Rule of Wolves, the second half of Leigh Bardugo’s NIKOLAI DUOLOGY, picks up right where King of Scars left off and flings the reader headlong into the story. In other words, if it’s been a while since you read King of Scars, you’d be well advised to refamiliarize yourself at least a little with its plot; if you haven’t yet read that book, don’t start with this one.
The Russia-inspired country of Ravka and its king, Nikolai Lantsov, are beset by threats from both without and within. To the north, the wintry country of Fjerda, which rejects the magical Grisha as evil, is making preparations to invade, and Fjerda has a substantial edge in war technology over Ravka. Nina Zenik is an undercover spy in Fjerda, now in a position of trust in the household of Fjerda’s chief military commander, Jarl Brum, but Nina’s growing attraction to Jarl’s daughter Hanne is a distraction and a danger to them both, with Hanne intended for a strategic marriage, perhaps even to Fjerda’s ailing prince. To the south, Queen Makhi of Shu Han has already tried to assassinate Nikolai, and her mutated khergud warriors have magical powers and unmatched strength.
Add to that:
- Nikolai’s possession by a bloodthirsty flying demon, which still sometimes takes over his body;
- the threat posed by the Darkling, who (as it developed in King of Scars) isn’t as dead and gone as everyone had assumed;
- a magical blight that appears randomly and destroys everything and everyone it touches;
- a competing contender for the throne of Ravka, a Lantsov relative whose followers assert that Nikolai isn’t the rightful ruler because the prior king isn’t his actual father; and
- Nikolai’s unspoken (and politically impossible) growing attraction to his beautiful and iron-willed Grisha general, Zoya.
All in all, Nikolai and Ravka … and the readers of this series … truly have their hands full. Bardugo juggles all of these plot lines fairly deftly, with each chapter jumping to a different viewpoint character and connections between the different plotlines becoming apparent as the story develops. The geographic scope of Bardugo’s Grisha universe has expanded greatly over the years, and in this seventh book she takes full advantage of her prior worldbuilding. The Grishaverse novels have become increasingly adult-oriented and intricately plotted with each book, and Rule of Wolves is the most epic in scale yet. It’s a complex story with many moving parts, not to mention a few crowd-pleasing cameos from characters from prior Grishaverse books.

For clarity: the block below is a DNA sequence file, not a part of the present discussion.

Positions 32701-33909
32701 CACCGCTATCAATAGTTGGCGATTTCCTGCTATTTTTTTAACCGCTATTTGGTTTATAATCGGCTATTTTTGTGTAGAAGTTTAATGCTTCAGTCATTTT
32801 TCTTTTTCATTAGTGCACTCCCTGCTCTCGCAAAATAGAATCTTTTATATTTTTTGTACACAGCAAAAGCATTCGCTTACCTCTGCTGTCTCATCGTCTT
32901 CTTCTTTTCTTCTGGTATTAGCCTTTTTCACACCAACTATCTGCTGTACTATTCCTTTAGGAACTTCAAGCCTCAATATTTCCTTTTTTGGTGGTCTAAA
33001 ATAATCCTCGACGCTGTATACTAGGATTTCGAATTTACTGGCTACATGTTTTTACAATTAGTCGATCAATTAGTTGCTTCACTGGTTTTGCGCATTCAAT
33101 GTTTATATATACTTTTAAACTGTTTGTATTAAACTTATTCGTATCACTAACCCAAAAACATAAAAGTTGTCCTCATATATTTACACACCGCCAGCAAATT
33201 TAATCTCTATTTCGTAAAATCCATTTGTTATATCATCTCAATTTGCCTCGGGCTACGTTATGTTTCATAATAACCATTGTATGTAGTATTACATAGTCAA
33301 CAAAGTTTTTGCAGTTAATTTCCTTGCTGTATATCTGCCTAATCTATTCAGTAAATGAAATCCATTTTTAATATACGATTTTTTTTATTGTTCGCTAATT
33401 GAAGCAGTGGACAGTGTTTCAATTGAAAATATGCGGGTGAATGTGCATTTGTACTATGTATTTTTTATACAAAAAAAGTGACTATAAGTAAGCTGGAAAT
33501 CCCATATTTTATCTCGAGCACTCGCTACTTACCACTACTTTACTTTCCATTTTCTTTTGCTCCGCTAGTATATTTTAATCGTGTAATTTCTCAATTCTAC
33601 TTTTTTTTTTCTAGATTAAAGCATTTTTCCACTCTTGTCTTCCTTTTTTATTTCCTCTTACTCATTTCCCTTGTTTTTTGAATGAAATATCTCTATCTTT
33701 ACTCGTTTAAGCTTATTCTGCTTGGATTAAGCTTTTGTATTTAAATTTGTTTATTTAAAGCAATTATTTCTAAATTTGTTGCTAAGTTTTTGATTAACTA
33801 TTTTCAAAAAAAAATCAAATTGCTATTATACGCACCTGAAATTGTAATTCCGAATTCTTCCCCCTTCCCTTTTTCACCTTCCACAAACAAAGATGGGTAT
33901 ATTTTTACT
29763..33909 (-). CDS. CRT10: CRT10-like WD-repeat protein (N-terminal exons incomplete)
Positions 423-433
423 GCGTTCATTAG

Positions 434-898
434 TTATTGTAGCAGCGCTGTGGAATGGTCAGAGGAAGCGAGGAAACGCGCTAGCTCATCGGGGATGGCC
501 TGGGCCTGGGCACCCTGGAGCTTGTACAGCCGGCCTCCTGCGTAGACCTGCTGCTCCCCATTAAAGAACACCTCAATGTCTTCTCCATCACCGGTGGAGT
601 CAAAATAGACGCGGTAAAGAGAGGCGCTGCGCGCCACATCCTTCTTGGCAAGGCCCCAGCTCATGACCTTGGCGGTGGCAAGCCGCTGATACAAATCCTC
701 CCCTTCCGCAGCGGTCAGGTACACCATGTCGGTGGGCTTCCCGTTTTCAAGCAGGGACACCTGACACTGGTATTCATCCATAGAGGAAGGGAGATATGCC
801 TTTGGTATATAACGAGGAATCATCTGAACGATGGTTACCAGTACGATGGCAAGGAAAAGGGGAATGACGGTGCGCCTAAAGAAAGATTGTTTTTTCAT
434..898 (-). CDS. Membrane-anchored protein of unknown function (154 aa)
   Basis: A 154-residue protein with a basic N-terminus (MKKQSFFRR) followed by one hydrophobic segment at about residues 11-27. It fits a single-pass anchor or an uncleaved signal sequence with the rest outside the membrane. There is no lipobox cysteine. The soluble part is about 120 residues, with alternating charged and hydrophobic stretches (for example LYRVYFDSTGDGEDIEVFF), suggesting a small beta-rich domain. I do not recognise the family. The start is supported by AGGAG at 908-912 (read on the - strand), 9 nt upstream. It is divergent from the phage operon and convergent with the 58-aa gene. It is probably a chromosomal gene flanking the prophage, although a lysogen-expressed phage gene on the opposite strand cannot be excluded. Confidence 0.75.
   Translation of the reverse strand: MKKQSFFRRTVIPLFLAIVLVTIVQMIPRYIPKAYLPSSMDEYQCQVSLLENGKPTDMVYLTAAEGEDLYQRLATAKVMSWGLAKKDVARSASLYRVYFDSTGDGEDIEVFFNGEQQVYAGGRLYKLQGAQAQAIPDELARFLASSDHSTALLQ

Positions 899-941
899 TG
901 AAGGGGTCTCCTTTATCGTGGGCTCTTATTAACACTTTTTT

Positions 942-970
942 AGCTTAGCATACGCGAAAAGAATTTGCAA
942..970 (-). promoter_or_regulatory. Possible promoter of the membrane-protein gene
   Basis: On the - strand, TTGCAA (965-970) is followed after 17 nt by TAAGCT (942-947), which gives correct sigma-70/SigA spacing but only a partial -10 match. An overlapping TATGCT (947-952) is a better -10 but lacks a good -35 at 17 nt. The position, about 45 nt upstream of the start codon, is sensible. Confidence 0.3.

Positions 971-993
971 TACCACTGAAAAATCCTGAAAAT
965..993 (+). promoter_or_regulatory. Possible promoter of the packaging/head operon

The military threats to the north and south of Ravka drive most of the plot of Rule of Wolves, with warfare strategizing, spy adventures, and actual battles taking the forefront. However, romantic tension in the Nikolai-Zoya and Nina-Hanne relationships provide a bit of a break from the focus on war. Nina, who is still recovering from the loss of her Fjerdan lover Matthias, finds healing with Hanne and transitions to a bisexual (or perhaps a gay-for-you) character. At the same time, Hanne has a trans identity that she is gradually coming to terms with, against vast societal and family pressure, and Zoya has a secret mixed racial heritage that may upend her life plans.
The resolution of all of these romantic, personal identity, and military issues struck me as a bit too pat in the end, and the broad scope of the novel, like King of Scars, doesn’t completely gel into a cohesive whole. It’s still an absorbing, enjoyable story, though, and I recommend it to fans of Bardugo’s Grisha works.
The very ending of Rule of Wolves leaves the door wide open for future adventures in the Grisha world, but Bardugo, whose earlier books are the basis for the recent Shadow and Bone Netflix series, says that she’s saying goodbye to this world for now. She comments in an interview with the Orange County Register that “there are other universes and worlds I want to explore.” It will be fun to see where Bardugo’s imagination takes us next.